This is really something to think about, Koch said, especially given the relationship between people of color — especially Black men — and police.

What if you know that when you turn someone in for stealing toilet paper there is the very real possibility they will be mistreated, perhaps even lose their life, for a minor infraction?

Are there universal laws which always apply? “Or are there times when our morals are relative to the culture in a particular period? These are time-honored questions of philosophers,” Koch said. “These are the moral dilemmas that philosophers study all of the time.”

What is the risk for you if you butt in?

Part of what the Greeks say about being a busybody is that there are times when you butt in and it creates injustice. But intervening can also be about making a space for justice, and you can’t stay silent when there is real injustice happening.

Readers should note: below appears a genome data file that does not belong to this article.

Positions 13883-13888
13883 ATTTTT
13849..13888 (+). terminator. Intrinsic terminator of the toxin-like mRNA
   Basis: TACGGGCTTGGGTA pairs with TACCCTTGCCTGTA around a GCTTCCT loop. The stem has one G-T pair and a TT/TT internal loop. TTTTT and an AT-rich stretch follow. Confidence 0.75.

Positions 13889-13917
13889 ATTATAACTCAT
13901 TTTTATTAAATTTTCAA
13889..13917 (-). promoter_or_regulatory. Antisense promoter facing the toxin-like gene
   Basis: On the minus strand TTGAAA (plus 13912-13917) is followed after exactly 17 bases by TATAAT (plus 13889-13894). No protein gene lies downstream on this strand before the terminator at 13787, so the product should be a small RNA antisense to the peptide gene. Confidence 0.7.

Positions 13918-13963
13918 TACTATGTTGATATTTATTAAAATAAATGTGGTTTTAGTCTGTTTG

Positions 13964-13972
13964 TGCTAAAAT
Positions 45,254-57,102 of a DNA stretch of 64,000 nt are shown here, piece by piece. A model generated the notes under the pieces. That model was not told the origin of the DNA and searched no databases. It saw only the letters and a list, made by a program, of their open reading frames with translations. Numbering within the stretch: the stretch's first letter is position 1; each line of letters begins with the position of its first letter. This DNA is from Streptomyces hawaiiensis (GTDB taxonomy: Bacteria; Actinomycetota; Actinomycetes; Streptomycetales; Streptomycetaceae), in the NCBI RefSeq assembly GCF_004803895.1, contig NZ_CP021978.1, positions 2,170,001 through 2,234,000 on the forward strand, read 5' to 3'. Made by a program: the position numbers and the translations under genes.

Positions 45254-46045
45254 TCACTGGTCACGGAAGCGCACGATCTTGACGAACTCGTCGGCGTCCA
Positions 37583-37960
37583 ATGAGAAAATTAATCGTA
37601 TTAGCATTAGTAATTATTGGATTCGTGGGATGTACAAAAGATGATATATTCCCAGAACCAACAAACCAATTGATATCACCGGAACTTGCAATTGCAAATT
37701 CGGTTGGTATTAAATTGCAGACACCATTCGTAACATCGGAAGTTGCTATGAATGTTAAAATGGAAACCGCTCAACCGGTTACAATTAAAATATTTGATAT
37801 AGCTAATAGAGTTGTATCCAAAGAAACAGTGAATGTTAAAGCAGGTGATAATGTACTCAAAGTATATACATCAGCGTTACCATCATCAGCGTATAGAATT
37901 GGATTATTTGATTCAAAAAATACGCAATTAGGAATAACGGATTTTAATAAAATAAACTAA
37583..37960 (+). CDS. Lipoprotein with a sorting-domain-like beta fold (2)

But sometimes, intervening comes with risk. In September, an 80-year old man in New York named Rocco Sapienza asked another man to put on a mask in a bar. But the man pushed him instead, and Sapienza died of his injuries five days later.

For some groups, especially Black men, that risk can be greater. Especially when a police officer’s biases can often confuse a do-gooder with the bad guy.

Take the case of Jonathan Price. The 31-year-old Black man intervened when he saw a domestic dispute at a Texas gas station in October. But when the police officer arrived, Price became the target, and the officer tased him and then shot him to death.

Both Sapienza and Price would have passed the busybody test — someone’s life was clearly in danger so both men stepped in — but it cost them their lives.

“When is intervening worth the risk to your own life?" Hirji asked. “There is really is no answer.”

ASK YOURSELF: What danger am I in if I intervene? Is there a safer option?

What’s the desired outcome?

This is the most important question to ask yourself: What do you want the outcome to be?

“Sometimes you have to speak up. Sometimes you have to stay in your lane. There is no easy answer," said Hirji. But if you are honest with yourself and your intentions are good, the best advice we have for you is follow your gut.

ASK YOURSELF: What should happen next? Take a beat and pause to reflect on what you want to see happen here. Don’t act out of anger, but try to think through each step of what happens if you intervene, or don’t, and which scenario gets you closer to what you think makes the world a better place.